18th-century furniture frequently features lavish detail and showcases exquisite craftsmanship. The Baroque era and subsequent movements saw a new kind of refinement enter the world of furniture-making. It’s most famously represented in the French furniture of the Louis XV and Louis XVI styles.
But France was not the only place where Baroque furniture blossomed. Indeed, Italian Baroque furniture exhibits a unique take on the forms and ideas of the era. It features some of the most remarkable pieces of the time.
One of the chief contributors to this pool of excellence was Giuseppe Maggiolini, the most significant cabinetmaker in 18th century Milan. Maggiolini’s style, blending Late Baroque and Neoclassical forms, is instantly recognizable and has become synonymous with a certain decorative splendor that showcases unique painterly artistry.
In today’s blog, we will explore the life and craft of Maggiolini, to lend special contextual texture to some of the Baroque pieces in the Styylish catalog. For a similar exploration of the Late Baroque style in France, be sure to read our post on Jean-Henri Riesener’s magnificent work.
Born in the small town of Parabiago, near Milan, in 1738, Maggiolini was the son of a forester. He discovered a love for wood early in his life and developed a specialty in marquetry-making. Marquetries are the intricate patterns and pictures on the surface of furniture.
After apprenticing at a woodworking shop in town, he opened his own shop and was soon commissioned for significant projects by Italian nobility. His immediate success saw him receive invitations to collaborate on projects for the Habsburg family, including designing pieces for the wedding of the son of Emperor Franz I.
The Habsburgs then became significant patrons of Maggiolini. He opened a second workshop in Milan, dedicated to working on projects for the Imperial family. Subsequent commissions included work on royal villas around Italy, and by the end of the century, he had firmly established himself as a major force in European cabinetry.
The Napoleonic era saw his star fade. The severity of the Empire style undermined his more romantic approach to furniture making. He nevertheless experienced a professional resurgence late in life, upon being commissioned to design a piece for the Bonaparte family.
Maggiolini died in 1814, before the end of Napoleon’s reign. Drawings from his workshop were assembled by his son Carlo Francesco and remain on display in Milan. The impact of Maggiolini on 18th-century Italian art cannot be overstated.
Giuseppe Maggiolini’s Work
The bulk of Maggiolini’s work consists of commodes and chests, in addition to desks and tables. The vast variety of woods on display in his intricate marqueterie set him apart from his contemporaries. Both European kinds of wood and imported exotic ones are frequently on display side by side to create exceptionally detailed landscapes.
His work takes the nature-inspired shapes of Baroque furniture and incorporates them into the strict angles and classical forms of the later Neoclassical style. A classic Maggiolini will likely feature strict right angles in combination with an impossibly beautiful, flowing marquetry design.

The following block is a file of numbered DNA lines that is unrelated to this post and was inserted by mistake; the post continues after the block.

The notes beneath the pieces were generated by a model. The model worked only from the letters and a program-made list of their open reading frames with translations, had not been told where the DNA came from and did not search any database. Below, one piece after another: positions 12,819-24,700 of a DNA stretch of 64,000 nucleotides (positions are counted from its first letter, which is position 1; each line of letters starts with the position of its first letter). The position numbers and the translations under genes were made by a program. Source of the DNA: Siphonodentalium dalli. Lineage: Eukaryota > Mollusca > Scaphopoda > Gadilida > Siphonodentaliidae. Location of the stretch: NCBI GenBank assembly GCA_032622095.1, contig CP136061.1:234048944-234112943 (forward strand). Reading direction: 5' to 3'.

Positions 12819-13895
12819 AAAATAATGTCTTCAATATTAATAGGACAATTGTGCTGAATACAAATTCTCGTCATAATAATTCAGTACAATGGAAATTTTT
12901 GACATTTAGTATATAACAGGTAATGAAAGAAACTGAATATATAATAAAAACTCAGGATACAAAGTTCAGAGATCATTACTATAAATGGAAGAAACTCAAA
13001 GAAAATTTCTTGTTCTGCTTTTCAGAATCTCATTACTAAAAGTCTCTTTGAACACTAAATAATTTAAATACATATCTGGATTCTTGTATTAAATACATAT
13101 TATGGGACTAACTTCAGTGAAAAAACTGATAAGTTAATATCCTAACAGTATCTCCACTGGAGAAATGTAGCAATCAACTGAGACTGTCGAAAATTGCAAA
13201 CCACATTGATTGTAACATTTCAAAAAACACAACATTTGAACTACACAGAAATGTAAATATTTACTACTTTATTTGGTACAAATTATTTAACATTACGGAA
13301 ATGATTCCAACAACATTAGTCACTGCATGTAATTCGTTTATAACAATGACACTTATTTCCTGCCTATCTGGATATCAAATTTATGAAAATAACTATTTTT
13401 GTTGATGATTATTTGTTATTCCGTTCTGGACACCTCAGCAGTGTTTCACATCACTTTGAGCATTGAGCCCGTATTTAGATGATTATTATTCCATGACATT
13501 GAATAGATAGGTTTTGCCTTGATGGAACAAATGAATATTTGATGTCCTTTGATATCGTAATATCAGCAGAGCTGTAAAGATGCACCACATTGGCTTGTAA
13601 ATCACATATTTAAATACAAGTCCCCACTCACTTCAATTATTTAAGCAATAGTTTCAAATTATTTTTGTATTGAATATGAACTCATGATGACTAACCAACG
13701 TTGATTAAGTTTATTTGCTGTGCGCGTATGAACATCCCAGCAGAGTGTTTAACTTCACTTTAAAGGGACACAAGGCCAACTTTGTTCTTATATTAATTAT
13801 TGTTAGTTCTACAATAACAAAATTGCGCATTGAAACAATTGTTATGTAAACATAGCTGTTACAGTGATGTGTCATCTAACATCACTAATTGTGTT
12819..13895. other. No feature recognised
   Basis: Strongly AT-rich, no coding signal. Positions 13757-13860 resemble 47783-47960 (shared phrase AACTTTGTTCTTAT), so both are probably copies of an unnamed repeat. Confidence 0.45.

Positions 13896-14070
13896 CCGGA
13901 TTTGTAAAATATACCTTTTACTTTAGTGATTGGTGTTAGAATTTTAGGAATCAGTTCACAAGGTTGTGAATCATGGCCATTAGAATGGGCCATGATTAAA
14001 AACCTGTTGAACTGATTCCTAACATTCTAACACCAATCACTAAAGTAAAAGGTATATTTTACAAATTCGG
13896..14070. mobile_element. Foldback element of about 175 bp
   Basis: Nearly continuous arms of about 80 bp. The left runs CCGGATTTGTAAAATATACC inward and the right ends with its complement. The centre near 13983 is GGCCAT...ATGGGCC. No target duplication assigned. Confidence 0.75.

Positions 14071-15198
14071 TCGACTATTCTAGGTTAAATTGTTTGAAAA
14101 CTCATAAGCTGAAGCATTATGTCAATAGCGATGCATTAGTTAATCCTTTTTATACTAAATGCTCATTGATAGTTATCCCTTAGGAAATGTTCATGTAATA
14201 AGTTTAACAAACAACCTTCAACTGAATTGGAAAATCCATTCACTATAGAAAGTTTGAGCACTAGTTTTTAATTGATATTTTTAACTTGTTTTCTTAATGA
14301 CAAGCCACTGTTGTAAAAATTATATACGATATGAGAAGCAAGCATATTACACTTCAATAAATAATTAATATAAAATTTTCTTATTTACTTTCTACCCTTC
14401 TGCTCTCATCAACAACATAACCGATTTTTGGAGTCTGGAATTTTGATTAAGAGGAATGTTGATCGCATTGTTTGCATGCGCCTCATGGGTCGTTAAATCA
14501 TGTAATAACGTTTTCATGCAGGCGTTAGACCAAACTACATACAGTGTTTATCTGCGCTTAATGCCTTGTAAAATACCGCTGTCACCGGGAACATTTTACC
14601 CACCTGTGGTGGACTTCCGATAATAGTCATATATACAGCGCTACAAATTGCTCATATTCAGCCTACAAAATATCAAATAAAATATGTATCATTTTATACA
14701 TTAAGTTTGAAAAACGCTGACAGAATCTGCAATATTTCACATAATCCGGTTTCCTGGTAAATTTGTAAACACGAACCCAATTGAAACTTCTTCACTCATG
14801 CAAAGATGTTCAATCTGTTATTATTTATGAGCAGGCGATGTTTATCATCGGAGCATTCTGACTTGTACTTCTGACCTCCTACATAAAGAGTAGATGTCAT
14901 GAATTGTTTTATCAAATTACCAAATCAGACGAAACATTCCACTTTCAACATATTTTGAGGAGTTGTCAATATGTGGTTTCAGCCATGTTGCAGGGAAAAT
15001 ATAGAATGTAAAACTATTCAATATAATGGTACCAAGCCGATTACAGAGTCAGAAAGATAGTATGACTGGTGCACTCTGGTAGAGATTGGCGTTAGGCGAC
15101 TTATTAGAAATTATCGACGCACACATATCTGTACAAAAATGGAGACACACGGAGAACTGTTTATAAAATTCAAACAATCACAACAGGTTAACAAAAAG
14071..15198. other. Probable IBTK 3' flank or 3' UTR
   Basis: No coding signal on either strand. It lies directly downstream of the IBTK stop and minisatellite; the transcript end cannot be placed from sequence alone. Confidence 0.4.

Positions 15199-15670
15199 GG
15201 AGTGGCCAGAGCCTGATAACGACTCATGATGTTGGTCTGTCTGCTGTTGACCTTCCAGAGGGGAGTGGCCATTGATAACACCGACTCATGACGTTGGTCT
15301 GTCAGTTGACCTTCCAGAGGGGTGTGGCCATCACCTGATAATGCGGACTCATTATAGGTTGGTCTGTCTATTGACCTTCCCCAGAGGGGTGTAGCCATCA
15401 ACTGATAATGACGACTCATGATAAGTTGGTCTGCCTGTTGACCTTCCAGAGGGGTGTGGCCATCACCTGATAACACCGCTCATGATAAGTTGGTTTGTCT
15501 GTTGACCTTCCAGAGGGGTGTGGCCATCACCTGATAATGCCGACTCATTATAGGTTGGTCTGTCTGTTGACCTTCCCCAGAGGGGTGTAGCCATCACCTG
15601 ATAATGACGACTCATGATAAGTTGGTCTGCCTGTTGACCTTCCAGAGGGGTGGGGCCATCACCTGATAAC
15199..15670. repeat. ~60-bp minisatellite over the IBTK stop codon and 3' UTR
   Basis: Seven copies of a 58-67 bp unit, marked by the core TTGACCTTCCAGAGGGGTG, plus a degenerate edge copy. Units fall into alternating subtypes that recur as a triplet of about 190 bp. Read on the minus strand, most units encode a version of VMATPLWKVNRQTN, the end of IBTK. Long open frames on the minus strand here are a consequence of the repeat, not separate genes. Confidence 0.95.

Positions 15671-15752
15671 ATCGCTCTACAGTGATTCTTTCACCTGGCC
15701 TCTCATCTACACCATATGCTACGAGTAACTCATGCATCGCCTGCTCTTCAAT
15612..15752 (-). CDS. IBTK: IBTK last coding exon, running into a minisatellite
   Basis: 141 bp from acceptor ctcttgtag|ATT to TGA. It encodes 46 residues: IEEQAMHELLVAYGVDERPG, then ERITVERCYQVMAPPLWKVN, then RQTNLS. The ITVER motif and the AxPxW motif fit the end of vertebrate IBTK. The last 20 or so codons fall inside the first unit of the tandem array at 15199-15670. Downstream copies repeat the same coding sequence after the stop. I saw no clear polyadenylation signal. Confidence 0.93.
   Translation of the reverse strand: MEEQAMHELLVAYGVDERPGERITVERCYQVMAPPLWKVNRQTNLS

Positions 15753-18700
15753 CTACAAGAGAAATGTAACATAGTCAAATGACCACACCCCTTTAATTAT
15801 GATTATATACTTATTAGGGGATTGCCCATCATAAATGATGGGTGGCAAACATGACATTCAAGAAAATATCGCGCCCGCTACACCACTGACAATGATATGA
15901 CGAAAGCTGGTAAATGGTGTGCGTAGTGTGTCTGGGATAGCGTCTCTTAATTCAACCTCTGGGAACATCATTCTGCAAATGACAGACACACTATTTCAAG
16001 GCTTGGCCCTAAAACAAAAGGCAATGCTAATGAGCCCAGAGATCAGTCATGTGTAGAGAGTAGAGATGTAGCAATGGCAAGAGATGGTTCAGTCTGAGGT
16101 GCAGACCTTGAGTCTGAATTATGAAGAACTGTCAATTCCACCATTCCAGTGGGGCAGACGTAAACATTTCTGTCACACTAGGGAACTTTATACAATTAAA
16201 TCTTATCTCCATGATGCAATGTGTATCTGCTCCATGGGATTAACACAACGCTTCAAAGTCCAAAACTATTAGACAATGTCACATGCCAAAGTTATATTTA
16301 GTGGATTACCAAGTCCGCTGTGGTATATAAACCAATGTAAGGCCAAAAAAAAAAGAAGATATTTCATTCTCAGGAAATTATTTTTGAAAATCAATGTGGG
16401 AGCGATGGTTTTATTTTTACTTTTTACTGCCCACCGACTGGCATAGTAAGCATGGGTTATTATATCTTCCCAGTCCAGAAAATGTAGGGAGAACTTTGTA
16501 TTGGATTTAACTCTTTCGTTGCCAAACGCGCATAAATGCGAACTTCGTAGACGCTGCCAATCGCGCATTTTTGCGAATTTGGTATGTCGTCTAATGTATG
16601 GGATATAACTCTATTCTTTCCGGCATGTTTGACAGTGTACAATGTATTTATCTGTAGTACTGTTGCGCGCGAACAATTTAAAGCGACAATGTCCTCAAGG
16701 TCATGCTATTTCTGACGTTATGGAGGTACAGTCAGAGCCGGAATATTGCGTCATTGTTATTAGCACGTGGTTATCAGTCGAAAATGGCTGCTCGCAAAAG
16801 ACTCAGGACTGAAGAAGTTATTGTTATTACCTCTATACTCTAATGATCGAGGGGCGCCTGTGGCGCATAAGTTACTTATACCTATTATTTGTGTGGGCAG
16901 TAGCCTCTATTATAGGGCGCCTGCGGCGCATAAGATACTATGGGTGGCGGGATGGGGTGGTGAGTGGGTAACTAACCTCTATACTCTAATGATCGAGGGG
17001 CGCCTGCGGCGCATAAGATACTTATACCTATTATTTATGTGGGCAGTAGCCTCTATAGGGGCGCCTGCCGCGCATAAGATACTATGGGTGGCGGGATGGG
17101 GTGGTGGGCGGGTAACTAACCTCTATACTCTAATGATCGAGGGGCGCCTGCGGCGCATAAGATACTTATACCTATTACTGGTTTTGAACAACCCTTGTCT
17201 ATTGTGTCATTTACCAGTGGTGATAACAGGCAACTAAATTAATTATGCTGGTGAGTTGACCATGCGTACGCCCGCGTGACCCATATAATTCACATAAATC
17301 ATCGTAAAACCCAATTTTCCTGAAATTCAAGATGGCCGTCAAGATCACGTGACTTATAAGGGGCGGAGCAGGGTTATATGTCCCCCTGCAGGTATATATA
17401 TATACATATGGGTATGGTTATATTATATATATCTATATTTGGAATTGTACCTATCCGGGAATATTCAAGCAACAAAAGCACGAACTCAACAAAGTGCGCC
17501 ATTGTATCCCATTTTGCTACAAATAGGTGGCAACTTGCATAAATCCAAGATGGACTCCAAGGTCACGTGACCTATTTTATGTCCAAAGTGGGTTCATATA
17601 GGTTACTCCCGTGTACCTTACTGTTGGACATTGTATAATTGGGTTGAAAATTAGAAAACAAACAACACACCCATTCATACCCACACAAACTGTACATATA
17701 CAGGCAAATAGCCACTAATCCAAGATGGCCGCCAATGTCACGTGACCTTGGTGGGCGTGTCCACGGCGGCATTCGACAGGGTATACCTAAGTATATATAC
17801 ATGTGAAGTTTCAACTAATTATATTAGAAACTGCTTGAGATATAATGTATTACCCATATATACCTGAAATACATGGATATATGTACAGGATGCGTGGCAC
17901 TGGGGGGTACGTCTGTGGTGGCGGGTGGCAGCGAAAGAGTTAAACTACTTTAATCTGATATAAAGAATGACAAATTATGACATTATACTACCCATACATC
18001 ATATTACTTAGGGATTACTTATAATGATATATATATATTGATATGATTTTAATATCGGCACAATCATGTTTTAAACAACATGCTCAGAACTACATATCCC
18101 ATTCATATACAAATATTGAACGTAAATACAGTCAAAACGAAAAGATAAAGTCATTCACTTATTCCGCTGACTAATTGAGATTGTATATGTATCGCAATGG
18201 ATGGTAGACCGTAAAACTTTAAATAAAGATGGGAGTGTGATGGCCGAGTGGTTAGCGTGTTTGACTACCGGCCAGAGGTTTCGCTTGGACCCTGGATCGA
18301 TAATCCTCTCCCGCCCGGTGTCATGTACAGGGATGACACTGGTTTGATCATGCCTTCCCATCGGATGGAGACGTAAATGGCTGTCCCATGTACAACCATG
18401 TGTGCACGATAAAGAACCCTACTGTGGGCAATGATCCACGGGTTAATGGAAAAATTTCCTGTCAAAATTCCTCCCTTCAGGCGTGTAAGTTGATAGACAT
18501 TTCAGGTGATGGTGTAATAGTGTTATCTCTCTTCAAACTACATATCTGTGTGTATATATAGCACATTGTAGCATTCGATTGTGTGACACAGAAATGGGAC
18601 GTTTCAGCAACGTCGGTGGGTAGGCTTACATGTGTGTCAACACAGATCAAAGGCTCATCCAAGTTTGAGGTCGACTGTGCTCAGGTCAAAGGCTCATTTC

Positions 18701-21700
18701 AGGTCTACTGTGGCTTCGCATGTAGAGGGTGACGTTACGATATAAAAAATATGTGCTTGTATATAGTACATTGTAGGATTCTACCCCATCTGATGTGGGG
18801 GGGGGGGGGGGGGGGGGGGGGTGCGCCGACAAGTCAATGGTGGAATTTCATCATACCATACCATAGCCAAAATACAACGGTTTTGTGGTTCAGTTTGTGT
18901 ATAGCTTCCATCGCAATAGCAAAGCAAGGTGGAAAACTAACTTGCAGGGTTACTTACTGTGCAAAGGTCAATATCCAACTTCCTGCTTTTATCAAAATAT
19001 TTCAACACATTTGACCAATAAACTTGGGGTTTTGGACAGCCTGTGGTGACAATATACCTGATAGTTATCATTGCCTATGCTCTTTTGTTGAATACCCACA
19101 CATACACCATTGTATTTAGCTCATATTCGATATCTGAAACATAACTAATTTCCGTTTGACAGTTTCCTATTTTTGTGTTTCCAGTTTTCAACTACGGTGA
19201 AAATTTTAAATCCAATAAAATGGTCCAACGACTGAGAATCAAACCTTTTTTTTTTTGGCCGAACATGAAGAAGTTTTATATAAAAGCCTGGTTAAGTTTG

The most impressive feature of his work is indeed the marquetry. Check out some of the examples of his dressers provided here. Note, in particular, the way he juxtaposes very dark and very light wood to create an almost metallic effect of contrast. That kind of dramatic use of light would become an essential part of Art Deco style over a century later.
For more information on the craft behind marquetry design, check out our blog post on the topic.
Maggiolini in the Styylish Catalog
The Styylish catalog currently features a commode in the style Giuseppe Maggiolini, an exceptionally rare and valuable find. Let us take a close look at it now, to identify the signifiers and qualities that make this an extraordinary piece.
The first thing you’ll notice is no doubt the continuous, flowing, golden lines of his marquetry décor. With geometric splendor and exceptionally clean lines, he develops an imposing feel on all sides of the commode, including the top surface.
Recalling both the stately aesthetic of a Roman chest and the organic whimsy of a Baroque piece, it’s about as classic of a Maggiolini as you can get. The human figures in the circular details all interact with nature in some small way. And there is certainly a touch of humor in the unique design of each individual person.
Other pieces in the Styylish catalog emphasize similar values.
Other Finds on Styylish
This Neoclassical Dresser, designed in the manner of Maggiolini, is one of our very favorite pieces in our catalog. With a musical theme, it showcases extraordinary detail and a genuinely lovely overall aesthetic.
Note, too, the marquetry ribbon that travels around the edges of each rectangular side. It’s designed in a way that lends an almost three-dimensional quality to a first impression. It’s certainly hard to find an antique as exceptionally beautiful as this dresser.
This French Antique Secretary Desk exhibits similar attention to detail and carefully designed wood art. While it lacks some of the painterly features of a Maggiolini piece, its columns showcase a recurring geometric pattern that’s simply gorgeous. And you can’t go wrong with a piece that so exceptionally showcases a tree’s natural geometry.
Giuseppe Maggiolini’s style has certainly become a collectors’ favorite around the world for a reason. Few cabinetmakers exhibit the kind of exquisite thematic and visual attention to detail that Maggiolini does.
If you’ve become a fan of his work based on what you’ve just seen, you might find more treasures to your liking in the Styylish catalog. An antique of quality like a Maggiolini is universally compatible with modern interiors. Bringing a little taste of 18th century Milan into your home will enliven your space in groundbreaking ways.